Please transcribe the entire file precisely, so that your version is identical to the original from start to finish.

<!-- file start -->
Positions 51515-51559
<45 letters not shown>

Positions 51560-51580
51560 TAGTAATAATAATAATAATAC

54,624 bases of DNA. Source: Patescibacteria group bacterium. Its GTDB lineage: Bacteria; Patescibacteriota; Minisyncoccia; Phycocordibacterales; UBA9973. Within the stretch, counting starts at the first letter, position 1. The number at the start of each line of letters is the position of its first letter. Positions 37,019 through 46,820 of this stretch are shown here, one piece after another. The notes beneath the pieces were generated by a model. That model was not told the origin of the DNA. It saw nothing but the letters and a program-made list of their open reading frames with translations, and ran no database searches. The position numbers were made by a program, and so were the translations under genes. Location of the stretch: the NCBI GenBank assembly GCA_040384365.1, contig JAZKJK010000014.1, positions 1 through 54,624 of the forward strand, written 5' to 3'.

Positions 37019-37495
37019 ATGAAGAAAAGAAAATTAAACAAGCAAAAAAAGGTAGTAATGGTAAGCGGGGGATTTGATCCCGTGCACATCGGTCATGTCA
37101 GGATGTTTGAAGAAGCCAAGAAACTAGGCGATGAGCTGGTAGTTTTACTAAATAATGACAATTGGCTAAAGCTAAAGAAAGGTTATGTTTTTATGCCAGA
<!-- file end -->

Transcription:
Positions 51515-51559
<45 letters not shown>

Positions 51560-51580
51560 TAGTAATAATAATAATAATAC

54,624 bases of DNA. Source: Patescibacteria group bacterium. Its GTDB lineage: Bacteria; Patescibacteriota; Minisyncoccia; Phycocordibacterales; UBA9973. Within the stretch, counting starts at the first letter, position 1. The number at the start of each line of letters is the position of its first letter. Positions 37,019 through 46,820 of this stretch are shown here, one piece after another. The notes beneath the pieces were generated by a model. That model was not told the origin of the DNA. It saw nothing but the letters and a program-made list of their open reading frames with translations, and ran no database searches. The position numbers were made by a program, and so were the translations under genes. Location of the stretch: the NCBI GenBank assembly GCA_040384365.1, contig JAZKJK010000014.1, positions 1 through 54,624 of the forward strand, written 5' to 3'.

Positions 37019-37495
37019 ATGAAGAAAAGAAAATTAAACAAGCAAAAAAAGGTAGTAATGGTAAGCGGGGGATTTGATCCCGTGCACATCGGTCATGTCA
37101 GGATGTTTGAAGAAGCCAAGAAACTAGGCGATGAGCTGGTAGTTTTACTAAATAATGACAATTGGCTAAAGCTAAAGAAAGGTTATGTTTTTATGCCAGA